Reef Protection Research and Development Program
The Reef Protection Research and Development (R&D) program shares information with graziers and cane growers about managing water pollutants from cane farms and cattle properties in the Wet Tropics, Burdekin Dry Tropics and Mackay-Whitsunday priority catchments.
During 2011, the former Department of Environment and Resource Management (now the Department of Environment and Heritage Protection) reviewed the science framework and research priorities of the program with input from industry, government, scientists, natural resource management (NRM) groups and other stakeholders. The program will deliver strong, defensible evidence to help land managers get the right tools and support in managing pollutants. Where funding permits, the program will also underpin and extend other reef science agendas.
New investments for 2011-14
In October 2011, 32 new research and development projects (PDF, 72K)* were funded for the next three years as part of the R&D program. These projects will better define risks to the reef from agricultural land management, identify solutions, and help land managers adopt practices to improve both profitability and water quality. Progress to date under this program is being reviewed, taking account of emerging priorities and partnerships.
The R&D program has supported cane and grazing in the Wet Tropics, Burdekin Dry Tropics and Mackay-Whitsunday catchments, but, in many cases, learnings and products can be applied to similar activities in other reef catchments.
Science projects and outputs
Since 2010, the Reef Protection Science Program team has been developing a suite of science projects that is resulting in valuable, knowledge-based and practical tools for landholders.
The initial investment of $2.5 million in 2009 for various trials, products, landscape analysis and catchment prioritisation has shown where scientific and policy efforts should be focused.
The table below lists projects funded in the 2009 science prospectus, and links (where available) to project outputs.
R&D project funding
The Reef Protection R&D program aims to support sugarcane growers’ work to improve the quality of water leaving their farms, and ensure advice given to land managers is based on good, well-reviewed science.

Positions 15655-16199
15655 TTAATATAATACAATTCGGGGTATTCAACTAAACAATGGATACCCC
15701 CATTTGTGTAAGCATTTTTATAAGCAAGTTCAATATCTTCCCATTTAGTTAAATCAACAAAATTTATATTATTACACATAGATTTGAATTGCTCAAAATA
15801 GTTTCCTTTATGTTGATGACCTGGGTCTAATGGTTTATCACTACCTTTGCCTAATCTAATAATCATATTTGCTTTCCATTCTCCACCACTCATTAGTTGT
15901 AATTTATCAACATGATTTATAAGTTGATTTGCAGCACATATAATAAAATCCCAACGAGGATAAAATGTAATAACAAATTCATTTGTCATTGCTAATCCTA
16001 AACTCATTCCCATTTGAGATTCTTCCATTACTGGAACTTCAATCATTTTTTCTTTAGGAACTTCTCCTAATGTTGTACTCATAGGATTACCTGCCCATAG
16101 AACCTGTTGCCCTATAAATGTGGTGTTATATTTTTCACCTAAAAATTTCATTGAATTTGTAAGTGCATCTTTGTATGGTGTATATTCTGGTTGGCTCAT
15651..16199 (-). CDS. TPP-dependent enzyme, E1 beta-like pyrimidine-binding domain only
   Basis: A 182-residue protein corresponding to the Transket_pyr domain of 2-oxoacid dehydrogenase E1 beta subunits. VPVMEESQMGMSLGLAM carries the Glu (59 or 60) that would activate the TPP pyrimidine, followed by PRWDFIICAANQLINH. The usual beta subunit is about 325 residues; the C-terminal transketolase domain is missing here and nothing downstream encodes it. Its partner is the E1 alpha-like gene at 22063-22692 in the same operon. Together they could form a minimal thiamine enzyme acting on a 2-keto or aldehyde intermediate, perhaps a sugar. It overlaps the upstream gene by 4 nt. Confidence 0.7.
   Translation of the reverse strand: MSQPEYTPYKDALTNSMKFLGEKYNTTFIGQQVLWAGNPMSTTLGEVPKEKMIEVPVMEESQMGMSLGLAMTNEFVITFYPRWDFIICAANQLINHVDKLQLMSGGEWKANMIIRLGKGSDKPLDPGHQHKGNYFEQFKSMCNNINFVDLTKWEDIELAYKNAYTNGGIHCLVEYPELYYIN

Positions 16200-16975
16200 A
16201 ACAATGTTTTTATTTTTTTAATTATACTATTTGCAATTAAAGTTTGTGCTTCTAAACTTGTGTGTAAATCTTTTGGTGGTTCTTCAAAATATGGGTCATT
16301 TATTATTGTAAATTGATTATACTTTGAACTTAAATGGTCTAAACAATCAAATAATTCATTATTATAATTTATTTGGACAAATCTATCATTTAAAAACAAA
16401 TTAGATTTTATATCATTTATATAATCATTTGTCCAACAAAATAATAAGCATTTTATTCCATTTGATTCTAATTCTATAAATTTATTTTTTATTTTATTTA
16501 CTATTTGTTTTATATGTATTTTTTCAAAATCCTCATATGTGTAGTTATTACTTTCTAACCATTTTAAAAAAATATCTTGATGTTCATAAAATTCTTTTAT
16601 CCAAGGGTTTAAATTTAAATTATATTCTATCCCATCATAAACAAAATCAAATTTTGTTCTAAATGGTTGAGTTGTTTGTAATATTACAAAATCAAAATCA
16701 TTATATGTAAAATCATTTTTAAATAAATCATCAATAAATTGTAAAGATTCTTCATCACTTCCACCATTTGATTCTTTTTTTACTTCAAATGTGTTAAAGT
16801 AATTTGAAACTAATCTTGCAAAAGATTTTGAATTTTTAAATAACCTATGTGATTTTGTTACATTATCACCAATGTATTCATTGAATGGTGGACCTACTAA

In 2011, the Queensland Government funded an extensive portfolio of research and development projects totalling $7.6 million to identify sources of reef pollutants and the best ways to manage them. Of the funds, more than $300,000 was set aside to extend existing efforts by growers and support organisations to improve water quality in the Wet Tropics, Burdekin Dry Tropics and Mackay–Whitsundays catchments.
Sugarcane adaptive management trial projects
In 2012, grower organisations and industry advisory and extension service providers were invited to seek funding for cane adaptive management projects addressing priority pollutants (regulated PSII pesticides and applied nitrogen and phosphorus fertilisers) in the three reef catchments. The call for applications closed 30 March 2012.
To directly engage growers and their communities, priority was given to projects developed by (or in partnership with) local productivity and other extension providers. Projects had to target at least one aspect of the adaptive management cycle (engagement, extension, practice change and research) to:
- improve understanding of potential fertiliser and herbicide losses
- improve understanding of management practices
- improve extension services to reduce impacts on the Great Barrier Reef.
The five funded projects go beyond standard extension and engagement by demonstrating direct links between practices and water quality—therefore helping growers to see where changes are needed and to document subsequent improvements. New approaches aim to involve growers from project establishment and monitoring through to evaluation, to give them confidence to adopt proven practices and share their learnings locally.
The successful projects are:
- Reef Catchments Mackay-Whitsunday Isaac Limited: $100,000 to undertake the project ‘Validation and extension of the water quality, productivity and economic benefits of adopting improved nutrient and chemical management in sugarcane in the Central region’ in the Mackay-Whitsunday catchment.
- Burdekin Bowen Integrated Floodplain Management Advisory Committee (BBIFMAC): $68,412 for the project ‘Recognising the potential of the contribution of groundwater nitrates in the nutrient budget in the Burdekin sugar industry’; and $92,200 to undertake ‘A sub-catchment adaptive management approach to water quality in sugarcane’ in the Burdekin Dry Tropics catchment.
- Tully Cane Productivity Services Limited (TCPSL): $40,000 to undertake the ‘Targeted weed management to reduce the use of PSII chemicals’ project; and $30,000 towards the ‘Changing attitudes to mill mud and legume nutrient adjustment in the Tully region’ project in the Wet Tropics catchment.
For further information contact Coordination Reef Project or phone (07) 3330 5624.
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Last updated 6 August 2012